We'll receive a $25,000 grant if others match it by Pentecost. $23,785 to go. Your gift will be doubled!
Click here to advertise on CatholicCulture.org

Stem-cell breakthroughs we all can welcome

By Phil Lawler (bio - articles - email) | Nov 19, 2008

 Another medical miracle has taken place, thanks to stem-cell research. Doctors in Spain report the successful transplant of a tailor-made trachea. The organ came from a donor, but was treated with stem cells taken from the woman who received it. Thanks to that treatment, the surgeon said, "The probability this lady will have a rejection is almost 0%." The same sort of treatment can be used for other organs, making it far easier for doctors to ensure that the recipient's body will not reject the new organ.

The stem cells used in this procedure came from the recipient's bone marrow-- a process that raises no moral objections. In fact, in every single medical advance achieved through stem-cell research to date, the stem cells have been obtained from consenting adults, rather than harvested from doomed human embryos. 

Research using stem cells taken from adult sources has been phenomenally successful, and research using harvest embryos has not yet yielded any practical medical benefits. Some pro-lifers see that fact-- and it is a fact-- as the best argument against embryonic stem-cell research. I'm afraid that's a mistake.

Let's suppose, for the sake of the argument, that the researchers who are harvesting stem cells from embryos suddenly achieve their own breakthrough, producing all sorts of medical benefits.  If pro-lifers had making the argument against embryo research exclusively on practical grounds-- that it didn't produce results-- the ground would be cut out from under them. Yet even if it is successful, medical treatment that entails the deliberate destruction of human embryos is immoral, and should be opposed. Let's base our opposition on solid principle, not on the particular features of a situation that could change.

Nevertheless there is a strong practical argument to be made, to complement that moral argument. Right now adult stem-cell research is producing great results, and embryonic stem-cell research is not. As a practical matter, government funding should go to the research that demonstrably yields fruit. Yet that's not what is happening today. Embryonic stem-cell research still soaks up most of the available government support. That's wrong.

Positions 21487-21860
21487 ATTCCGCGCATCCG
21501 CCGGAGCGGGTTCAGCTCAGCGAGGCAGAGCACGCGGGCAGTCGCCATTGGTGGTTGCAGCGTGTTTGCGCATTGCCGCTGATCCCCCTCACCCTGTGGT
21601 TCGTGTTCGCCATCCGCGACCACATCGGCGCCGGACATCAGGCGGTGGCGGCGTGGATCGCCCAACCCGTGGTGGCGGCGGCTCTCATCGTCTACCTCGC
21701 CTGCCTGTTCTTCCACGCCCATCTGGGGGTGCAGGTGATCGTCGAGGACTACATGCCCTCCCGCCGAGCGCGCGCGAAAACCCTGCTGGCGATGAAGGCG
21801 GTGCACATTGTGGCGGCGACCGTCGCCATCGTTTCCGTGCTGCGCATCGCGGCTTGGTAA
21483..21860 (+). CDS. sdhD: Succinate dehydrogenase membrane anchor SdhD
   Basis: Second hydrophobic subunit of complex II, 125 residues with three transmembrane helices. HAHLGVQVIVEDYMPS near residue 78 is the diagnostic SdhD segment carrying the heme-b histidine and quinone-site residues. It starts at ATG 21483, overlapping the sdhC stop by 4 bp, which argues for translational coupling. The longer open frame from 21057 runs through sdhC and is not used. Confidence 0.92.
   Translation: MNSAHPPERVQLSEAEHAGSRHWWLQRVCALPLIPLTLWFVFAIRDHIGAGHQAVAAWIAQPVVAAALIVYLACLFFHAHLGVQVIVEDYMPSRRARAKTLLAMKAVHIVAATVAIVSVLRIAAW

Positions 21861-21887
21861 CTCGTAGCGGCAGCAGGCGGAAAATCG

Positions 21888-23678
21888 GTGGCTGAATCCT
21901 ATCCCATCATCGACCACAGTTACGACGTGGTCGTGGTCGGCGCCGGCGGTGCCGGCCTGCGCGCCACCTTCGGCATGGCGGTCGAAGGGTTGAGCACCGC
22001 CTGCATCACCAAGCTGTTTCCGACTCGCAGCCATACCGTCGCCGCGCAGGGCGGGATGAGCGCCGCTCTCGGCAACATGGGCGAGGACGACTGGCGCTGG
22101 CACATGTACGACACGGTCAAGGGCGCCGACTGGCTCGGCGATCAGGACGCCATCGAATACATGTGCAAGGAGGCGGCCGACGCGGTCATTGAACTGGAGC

And why does embryo research draw so much funding, when adult stem-cell research has seen so much more success? The answer can be expressed in one word: lobbying.

And why do researchers lobby for support for embryo research? <i>Cui bono?</i>

Think about this: If doctors draw stem cells from your bone marrow, you only pay for the doctors' work. The stem cells are your own; no one else can charge you for them. More to the point, nobody else can patent them. But a line of stem cells drawn from embryos can be patented and sold. The sales price can't  go to the embryos. (They're dead; remember?) So someone else takes the profit. Enough said.

An appeal from our founder, Dr. Jeffrey Mirus:

Dear reader: If you found the information on this page helpful in your pursuit of a better Catholic life, please support our work with a donation. Your donation will help us reach seven million Truth-seeking readers worldwide this year. Thank you!

Our Spring Challenge Grant
Progress toward our Spring Challenge Grant goal ($23,785 to go):
$25,400.00 $1,615.00
94% 6%
Sound Off! CatholicCulture.org supporters weigh in.

All comments are moderated. To lighten our editing burden, only current donors are allowed to Sound Off. If you are a donor, log in to see the comment form; otherwise please support our work, and Sound Off!

There are no comments yet for this item.

Matching Campaign
Subscribe for free
Click here to advertise on CatholicCulture.org
Shop Amazon

Recent Catholic Commentary

A silent scandal: Catholic schools promoting morally unacceptable vaccines April 24
A More Militant Church? April 24
How we'll know if the Vatican and the US hierarchy are serious about deposing negligent bishops April 24
Final take on the LCWR: A time to plant, a time to uproot April 24
With the LCWR, has the Vatican taken Gamaliel's advice? April 24

Top Catholic News

Most Important Stories of the Last 30 Days
Pope challenges world leaders' silence on persecution of Christians CWN - April 6
Pope outlines plans for the extraordinary jubilee of mercy CWN - April 13
Vatican completes doctrinal assessment of Leadership Conference of Women Religious CWN - April 16
Pope accepts resignation of Bishop Finn CWN - April 21